Dan Michel was raised on a farm so he said he’s always been mechanically inclined. Also available to help out was Scott Steger, who helps Dan with excavating, and Charley’s uncles Don Johnson and Kenny Johnson.

“To put an engine in it only took us a couple of days,” Charley said. “We love to rebuild cars.”

Dan also saw the fix-up as a chance to teach his family a few more things about cars. Ashley learned to weld by putting in the car’s floor boards, while Haley did body work on the car.

Much to the relief of Charley’s mom, Robbyn, the car was made as safe as possible.

“She was concerned about Charley getting out on the track,” Dan said of his wife. “Once she saw all the roll bars and the five-point safety harness, she felt a lot better.”


Charley and her dad, Dan, her uncle Don Johnson and sister Haley talk between races.

Photo by M. Scott Moon

Despite all the preparation the family put into the car, they were hardly prepared for what happened next. On May 27, the first night of the season, Charley won her first race of the season — the trophy dash. She finished up her evening with a third in the first heat and a second in the main event. Charley had practiced in her car just two times before the successful debut.

“I was so surprised,” Charley said. “I didn’t think I would win any races this season.”

Charley’s instant success would continue throughout the season, including the Aug. 5 event where she won all four races of the evening, before culminating in the points title.

“I’m so thankful God has given me the talent to race,” Charley said. “God is a big part of my life and he gave me all of my talents.”

McGahan said Charley’s talents were apparent the first time he saw her drive.

“She’s really quick with her thoughts and a fast learner,” McGahan said. “She’s willing to bend fenders with anyone out here, especially me.”

Charley also has benefited from the culture in racing that says fast racing is safe racing. A slow, unprepared driver is a danger to others on the track.


Michel works to shorten her car's throttle cable in the family's garage in Sterling. While this season's racing is complete, she's already thinking about what she can do to be even faster next year.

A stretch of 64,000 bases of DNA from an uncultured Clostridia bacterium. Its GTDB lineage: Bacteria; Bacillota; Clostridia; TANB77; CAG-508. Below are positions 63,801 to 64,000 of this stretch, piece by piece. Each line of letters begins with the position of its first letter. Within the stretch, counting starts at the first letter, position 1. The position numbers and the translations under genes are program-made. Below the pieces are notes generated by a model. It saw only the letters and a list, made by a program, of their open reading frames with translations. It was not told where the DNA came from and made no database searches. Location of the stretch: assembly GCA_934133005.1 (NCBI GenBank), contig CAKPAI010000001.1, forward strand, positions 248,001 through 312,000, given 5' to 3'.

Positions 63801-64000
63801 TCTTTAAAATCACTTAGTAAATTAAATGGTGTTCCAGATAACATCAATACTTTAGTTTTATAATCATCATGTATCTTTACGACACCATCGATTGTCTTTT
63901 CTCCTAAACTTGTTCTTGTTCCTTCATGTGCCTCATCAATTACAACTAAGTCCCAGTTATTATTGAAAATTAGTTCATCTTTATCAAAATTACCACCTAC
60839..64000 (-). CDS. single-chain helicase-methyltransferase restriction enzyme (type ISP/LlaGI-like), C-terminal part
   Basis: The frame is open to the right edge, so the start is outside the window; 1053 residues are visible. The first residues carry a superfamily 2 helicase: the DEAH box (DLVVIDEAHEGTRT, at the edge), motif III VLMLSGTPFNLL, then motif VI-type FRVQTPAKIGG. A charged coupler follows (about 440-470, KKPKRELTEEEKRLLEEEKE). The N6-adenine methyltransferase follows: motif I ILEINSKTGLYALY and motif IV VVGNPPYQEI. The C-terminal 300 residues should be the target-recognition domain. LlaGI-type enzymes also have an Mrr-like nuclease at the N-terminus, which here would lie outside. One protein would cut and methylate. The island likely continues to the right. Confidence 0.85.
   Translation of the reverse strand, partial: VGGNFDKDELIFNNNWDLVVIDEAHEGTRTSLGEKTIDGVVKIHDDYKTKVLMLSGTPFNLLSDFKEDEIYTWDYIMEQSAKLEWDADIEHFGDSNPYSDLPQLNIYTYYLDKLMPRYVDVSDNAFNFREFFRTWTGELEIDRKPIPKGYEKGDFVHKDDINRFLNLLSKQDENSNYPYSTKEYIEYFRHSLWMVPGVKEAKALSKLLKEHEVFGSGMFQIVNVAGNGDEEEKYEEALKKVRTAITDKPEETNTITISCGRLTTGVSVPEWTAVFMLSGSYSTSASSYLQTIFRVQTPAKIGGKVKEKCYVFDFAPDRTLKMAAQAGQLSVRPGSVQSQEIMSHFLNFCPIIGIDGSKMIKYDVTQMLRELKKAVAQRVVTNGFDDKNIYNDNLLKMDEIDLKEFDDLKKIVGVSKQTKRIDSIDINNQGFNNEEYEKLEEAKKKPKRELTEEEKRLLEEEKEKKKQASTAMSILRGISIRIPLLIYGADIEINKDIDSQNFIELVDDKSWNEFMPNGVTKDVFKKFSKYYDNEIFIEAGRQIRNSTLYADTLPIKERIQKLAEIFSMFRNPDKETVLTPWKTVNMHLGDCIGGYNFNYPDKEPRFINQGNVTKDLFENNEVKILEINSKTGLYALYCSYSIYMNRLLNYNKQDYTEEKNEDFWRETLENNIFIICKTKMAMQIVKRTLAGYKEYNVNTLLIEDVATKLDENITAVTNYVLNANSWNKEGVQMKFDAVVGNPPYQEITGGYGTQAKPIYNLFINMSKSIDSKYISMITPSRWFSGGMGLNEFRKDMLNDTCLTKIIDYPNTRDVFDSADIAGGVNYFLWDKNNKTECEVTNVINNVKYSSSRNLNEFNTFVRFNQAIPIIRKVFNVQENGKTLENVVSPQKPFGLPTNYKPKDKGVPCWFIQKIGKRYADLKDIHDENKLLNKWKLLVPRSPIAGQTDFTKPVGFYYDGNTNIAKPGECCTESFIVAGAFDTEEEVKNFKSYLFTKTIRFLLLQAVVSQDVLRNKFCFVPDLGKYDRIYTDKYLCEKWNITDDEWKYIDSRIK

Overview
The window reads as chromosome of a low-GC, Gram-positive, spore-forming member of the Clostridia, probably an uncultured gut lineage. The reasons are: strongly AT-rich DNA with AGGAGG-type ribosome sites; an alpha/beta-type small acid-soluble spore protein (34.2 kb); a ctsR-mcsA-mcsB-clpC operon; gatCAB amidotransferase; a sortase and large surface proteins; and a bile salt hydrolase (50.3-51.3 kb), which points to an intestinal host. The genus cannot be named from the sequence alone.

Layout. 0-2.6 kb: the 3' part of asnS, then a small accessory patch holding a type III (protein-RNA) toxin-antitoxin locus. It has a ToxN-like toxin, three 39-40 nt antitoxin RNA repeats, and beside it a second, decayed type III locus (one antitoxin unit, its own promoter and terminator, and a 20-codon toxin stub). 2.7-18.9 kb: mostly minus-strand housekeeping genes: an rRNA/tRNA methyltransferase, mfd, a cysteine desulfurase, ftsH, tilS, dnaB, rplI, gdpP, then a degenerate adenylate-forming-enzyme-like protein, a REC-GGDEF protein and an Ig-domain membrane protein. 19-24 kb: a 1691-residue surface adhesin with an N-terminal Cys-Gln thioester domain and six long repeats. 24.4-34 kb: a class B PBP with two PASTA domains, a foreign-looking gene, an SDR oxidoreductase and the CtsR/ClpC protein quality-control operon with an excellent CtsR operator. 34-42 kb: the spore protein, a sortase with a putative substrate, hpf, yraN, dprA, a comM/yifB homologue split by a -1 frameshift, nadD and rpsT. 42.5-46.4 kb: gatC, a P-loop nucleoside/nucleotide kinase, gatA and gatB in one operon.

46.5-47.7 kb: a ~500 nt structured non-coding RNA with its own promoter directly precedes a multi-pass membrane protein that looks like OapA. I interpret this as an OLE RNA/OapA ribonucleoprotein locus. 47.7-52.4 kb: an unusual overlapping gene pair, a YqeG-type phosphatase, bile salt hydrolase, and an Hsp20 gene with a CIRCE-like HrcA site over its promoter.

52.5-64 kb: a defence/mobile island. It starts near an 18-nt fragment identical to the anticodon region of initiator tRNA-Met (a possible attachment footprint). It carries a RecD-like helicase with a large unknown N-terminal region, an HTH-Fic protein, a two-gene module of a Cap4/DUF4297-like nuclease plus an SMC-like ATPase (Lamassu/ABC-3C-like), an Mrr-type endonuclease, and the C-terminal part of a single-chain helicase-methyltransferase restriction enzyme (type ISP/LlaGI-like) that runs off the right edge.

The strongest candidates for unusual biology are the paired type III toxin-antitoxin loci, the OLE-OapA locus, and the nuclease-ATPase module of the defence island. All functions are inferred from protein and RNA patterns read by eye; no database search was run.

Photo by M. Scott Moon

“None of us have ever done any of this before,” Charley said of her racing team. “The guys at the track help us out a lot.”

Dan said that people at the race track are not afraid to share secrets because there is not an atmosphere of cutthroat competition.

“The neat thing is everyone is out here to have fun,” Dan said. “Once in a while, somebody will get rambunctious, but they have fun doing it.

“I was surprised how sincere everybody is. They are a great group of people. They will help out anybody.”

Charley formed the quickest bond with fellow B Stock racer Debbie Yancy. Charley ended up with 876 points for the season, while Yancy was the runner-up at 811. The two can often be seen talking between races. According to Yancy, they talk about how nervous they are and about the condition of the track.

“She’s been a nice friend,” Charley said. “She’s encouraged me a lot.”

Yancy has been racing at Twin Cities Raceway for seven years. She called Charley a good friend and a good driver.

“There haven’t been many women out here,” Yancy said. “When I first started, there were a couple of women. Since then, they’ve been in some races, but they’ve never been out here for a full season.”


Charley Michel fights to hang onto her lead during a collision that cost her door damage, a tire and a bent axle. "That's racing," her dad, Dan Michel, said after she limped the car into the pits.

Photo by M. Scott Moon

Charley also gives her fan base at the race track credit for her success. Family and friends show up at the race track in black sweatshirts with Charley’s car and the pink “Wildfire” on the back. The supporters are led by her mother, who is still nervous about Charley being in a car but has found a way to deal with it — a way that Dan said he can hear on the other side of the track even with the cars in full roar.

“I just have to let it all out,” Robbyn said. “I just scream a lot and that helps get it all out.”

The Michels are thinking about getting Ashley involved in A Stock next year, but Dan said he doesn’t anticipate racing himself because that would spread the family too thin.

“She’ll keep doing this for one or two years, then who knows?” Robbyn said of Charley. “We’ve always told them they can be whatever they want.”